Rule #6: Customers want experiences to go with the products they buy.
The shopping experience differs greatly between Lowes and Home Depot. Home Depot is a warehouse full of tools and lumber, with dim lighting and contractors walking the aisles. Lowes, on the other hand, decided to cater to women, and more specifically the wives that make the design decisions for their homes. So their stores have been praised for being clean, well lit and hosting “how to” classes for beginners. “Home Depot is for lumber while Lowes is for lighting.” Different experiences attract different customers for the same products.
Know who your customers are and cater the experience to them.
Rule #7: Use social networks as data points for making better merchandising decisions.
Employees and customers form two influential groups of people with opinions about your stores. They are a gold mine for ideas, but it’s not always easy to capture that information. Social media makes it easier not only to collect, but to also collaborate and test ideas. That’s why companies like Best Buy, Dell, and Starbucks provide websites where the conversation is all about innovation and participants include employees and customers.
While several retailers already preview sales, promotions, and new products on Facebook, it’s only a matter of time before they start using Facebook for focus groups, where the design of products, promotions, and store layouts will be influenced.
You can’t rely on data from social media solely, but it’s a great compliment to other sources of data that help you make merchandising decisions.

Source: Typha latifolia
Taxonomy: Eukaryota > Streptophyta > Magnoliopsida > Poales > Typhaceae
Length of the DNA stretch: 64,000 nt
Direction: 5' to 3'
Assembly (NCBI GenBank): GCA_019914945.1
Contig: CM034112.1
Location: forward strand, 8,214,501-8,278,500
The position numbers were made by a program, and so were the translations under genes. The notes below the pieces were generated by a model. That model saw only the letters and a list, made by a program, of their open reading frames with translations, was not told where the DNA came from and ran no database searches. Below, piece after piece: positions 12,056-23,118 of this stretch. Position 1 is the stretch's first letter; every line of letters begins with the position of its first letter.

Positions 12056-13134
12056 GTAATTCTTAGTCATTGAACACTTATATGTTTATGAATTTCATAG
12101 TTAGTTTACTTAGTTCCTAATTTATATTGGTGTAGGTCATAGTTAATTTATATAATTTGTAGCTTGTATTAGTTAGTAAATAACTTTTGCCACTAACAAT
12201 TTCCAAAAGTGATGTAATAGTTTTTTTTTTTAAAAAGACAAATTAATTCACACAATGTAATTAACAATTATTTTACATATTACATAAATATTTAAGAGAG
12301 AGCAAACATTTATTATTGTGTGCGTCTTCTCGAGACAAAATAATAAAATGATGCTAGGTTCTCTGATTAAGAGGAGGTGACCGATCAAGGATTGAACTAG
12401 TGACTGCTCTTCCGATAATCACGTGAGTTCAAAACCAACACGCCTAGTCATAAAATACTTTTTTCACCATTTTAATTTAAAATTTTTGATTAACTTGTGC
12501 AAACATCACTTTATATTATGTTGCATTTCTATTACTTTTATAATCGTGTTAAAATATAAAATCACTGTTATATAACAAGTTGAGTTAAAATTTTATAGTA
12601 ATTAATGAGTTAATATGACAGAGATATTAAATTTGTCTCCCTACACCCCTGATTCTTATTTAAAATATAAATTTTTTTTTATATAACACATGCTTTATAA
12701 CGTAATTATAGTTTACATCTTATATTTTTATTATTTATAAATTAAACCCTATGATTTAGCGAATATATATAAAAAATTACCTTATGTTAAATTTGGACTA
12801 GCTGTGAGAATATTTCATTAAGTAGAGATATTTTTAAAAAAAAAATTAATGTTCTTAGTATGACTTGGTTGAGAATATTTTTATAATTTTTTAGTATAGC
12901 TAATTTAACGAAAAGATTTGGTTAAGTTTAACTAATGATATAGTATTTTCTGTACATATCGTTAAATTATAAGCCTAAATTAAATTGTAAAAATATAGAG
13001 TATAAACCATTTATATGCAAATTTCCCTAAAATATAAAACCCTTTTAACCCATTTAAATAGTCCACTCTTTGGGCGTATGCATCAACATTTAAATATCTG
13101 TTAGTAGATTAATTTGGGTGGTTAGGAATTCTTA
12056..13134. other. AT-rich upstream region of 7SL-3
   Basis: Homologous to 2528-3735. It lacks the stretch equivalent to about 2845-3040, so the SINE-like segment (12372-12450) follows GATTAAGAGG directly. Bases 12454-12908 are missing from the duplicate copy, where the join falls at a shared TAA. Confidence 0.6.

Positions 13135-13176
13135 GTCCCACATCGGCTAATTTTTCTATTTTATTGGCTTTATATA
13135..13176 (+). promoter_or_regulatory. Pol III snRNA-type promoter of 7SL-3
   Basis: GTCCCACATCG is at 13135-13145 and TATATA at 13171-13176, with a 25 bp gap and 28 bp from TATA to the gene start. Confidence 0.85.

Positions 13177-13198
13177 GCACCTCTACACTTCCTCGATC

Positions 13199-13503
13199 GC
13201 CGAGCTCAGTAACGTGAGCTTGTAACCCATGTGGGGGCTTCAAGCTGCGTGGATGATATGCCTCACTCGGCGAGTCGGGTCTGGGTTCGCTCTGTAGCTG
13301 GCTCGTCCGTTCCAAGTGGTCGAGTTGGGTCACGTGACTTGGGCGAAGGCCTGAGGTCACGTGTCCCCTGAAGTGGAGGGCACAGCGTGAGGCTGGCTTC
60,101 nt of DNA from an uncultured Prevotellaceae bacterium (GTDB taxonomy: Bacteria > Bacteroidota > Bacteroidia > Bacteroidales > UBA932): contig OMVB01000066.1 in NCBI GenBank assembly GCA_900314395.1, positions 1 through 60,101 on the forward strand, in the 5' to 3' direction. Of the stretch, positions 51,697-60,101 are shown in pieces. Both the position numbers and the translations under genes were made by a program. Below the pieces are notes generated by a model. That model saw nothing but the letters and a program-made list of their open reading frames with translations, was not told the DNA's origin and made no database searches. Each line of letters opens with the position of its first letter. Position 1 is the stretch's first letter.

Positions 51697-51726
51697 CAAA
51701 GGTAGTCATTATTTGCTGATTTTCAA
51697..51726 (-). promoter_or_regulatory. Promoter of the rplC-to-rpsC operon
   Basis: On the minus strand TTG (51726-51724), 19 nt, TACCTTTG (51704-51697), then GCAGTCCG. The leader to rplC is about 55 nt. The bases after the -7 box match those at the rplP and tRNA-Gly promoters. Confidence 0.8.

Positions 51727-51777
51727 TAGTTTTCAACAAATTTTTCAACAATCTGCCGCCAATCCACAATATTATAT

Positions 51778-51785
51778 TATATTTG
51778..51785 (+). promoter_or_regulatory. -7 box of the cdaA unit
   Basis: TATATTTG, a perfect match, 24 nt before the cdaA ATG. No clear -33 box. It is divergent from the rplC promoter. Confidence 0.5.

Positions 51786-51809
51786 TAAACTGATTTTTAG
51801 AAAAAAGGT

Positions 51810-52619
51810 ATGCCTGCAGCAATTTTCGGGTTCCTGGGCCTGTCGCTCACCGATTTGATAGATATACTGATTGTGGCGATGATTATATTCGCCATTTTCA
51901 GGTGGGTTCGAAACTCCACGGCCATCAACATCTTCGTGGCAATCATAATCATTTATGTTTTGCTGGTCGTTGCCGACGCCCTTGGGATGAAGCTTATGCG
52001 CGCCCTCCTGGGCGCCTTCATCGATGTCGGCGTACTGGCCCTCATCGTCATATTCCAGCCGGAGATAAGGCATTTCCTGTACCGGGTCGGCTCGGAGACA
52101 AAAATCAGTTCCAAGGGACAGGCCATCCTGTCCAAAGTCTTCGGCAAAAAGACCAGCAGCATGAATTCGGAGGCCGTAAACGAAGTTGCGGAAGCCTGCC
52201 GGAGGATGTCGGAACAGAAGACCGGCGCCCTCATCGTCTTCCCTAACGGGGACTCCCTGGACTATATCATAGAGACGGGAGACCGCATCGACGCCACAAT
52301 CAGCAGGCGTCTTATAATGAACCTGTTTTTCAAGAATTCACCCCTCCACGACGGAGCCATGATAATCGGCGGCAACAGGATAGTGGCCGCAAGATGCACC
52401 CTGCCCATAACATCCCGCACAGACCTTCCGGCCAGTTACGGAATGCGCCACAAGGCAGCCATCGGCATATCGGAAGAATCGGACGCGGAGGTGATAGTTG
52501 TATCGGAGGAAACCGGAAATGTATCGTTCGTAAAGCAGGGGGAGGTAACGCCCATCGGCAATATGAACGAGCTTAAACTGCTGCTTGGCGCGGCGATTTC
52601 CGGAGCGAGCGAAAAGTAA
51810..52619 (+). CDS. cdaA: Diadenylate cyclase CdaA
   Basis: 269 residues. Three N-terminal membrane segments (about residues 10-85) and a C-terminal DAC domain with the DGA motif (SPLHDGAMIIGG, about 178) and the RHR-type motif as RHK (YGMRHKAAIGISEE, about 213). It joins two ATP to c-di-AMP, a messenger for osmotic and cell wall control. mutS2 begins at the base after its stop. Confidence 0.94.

Rule #8: Being green earns customers’ respect and lowers costs too.
This rule requires setting goals, changing operations and reporting progress to constituents. UK grocer Marks & Spencer has announced its plan to be the world’s most sustainable retailer by 2015. The company says it will revamp the products it creates to have a smaller carbon footprint, adhere to fair-trade rules, and rely on sustainable ingredients.
The Kohl’s Green Scene website explains the company’s efforts to protect and conserve the environment. They outline their plans to recycle, be more energy efficient, design better stores, reduce emissions, and encourage environmental values.
Green projects are a win-win for retailers and the environment.
Rule #9: Be prepared to pounce on you customers’ fickle interests.
Fashion is fickle. A new music video, for example, can change the fashion scene overnight so retailers need to always be read to capitalize on trends. Fashion retailers like H&M and Zara are able to quickly discern these trends, then manufacture low-cost versions that they take to market ahead of the competition. This keeps assortments fresh, and customers tend to visit stores frequently to see what’s new.
Instead of quickly adapting to the DVD-by-mail business, Blockbuster waited too long to challenge Netflix and lost sales as consumers found an easier way to get movies. In contrast, competitor Redbox moved aggressively in the market with great success.
Retailers must constantly take the pulse of consumers, and adapt to their ever-changing needs.
Rule #10: Give your staff permission to fail so innovation won’t be stifled.
With its heritage stemming from a flower shop in New York City, you wouldn’t think 1-800-Flowers would be a big innovator. But over the years this retailer has been among the leaders in the changing retail market. It was the first to do business on AOL, the first to perform a sale on Facebook, and recently won the Mobile App of the Year (2010) Award from RIS. The company’s culture allows for risk-taking and early adoption of technology, and so far this approach has paid handsome rewards.
Keep pushing boundaries and never be satisfied with the status-quo.
Source: Oracle Retail Whitepapers- May2010 issue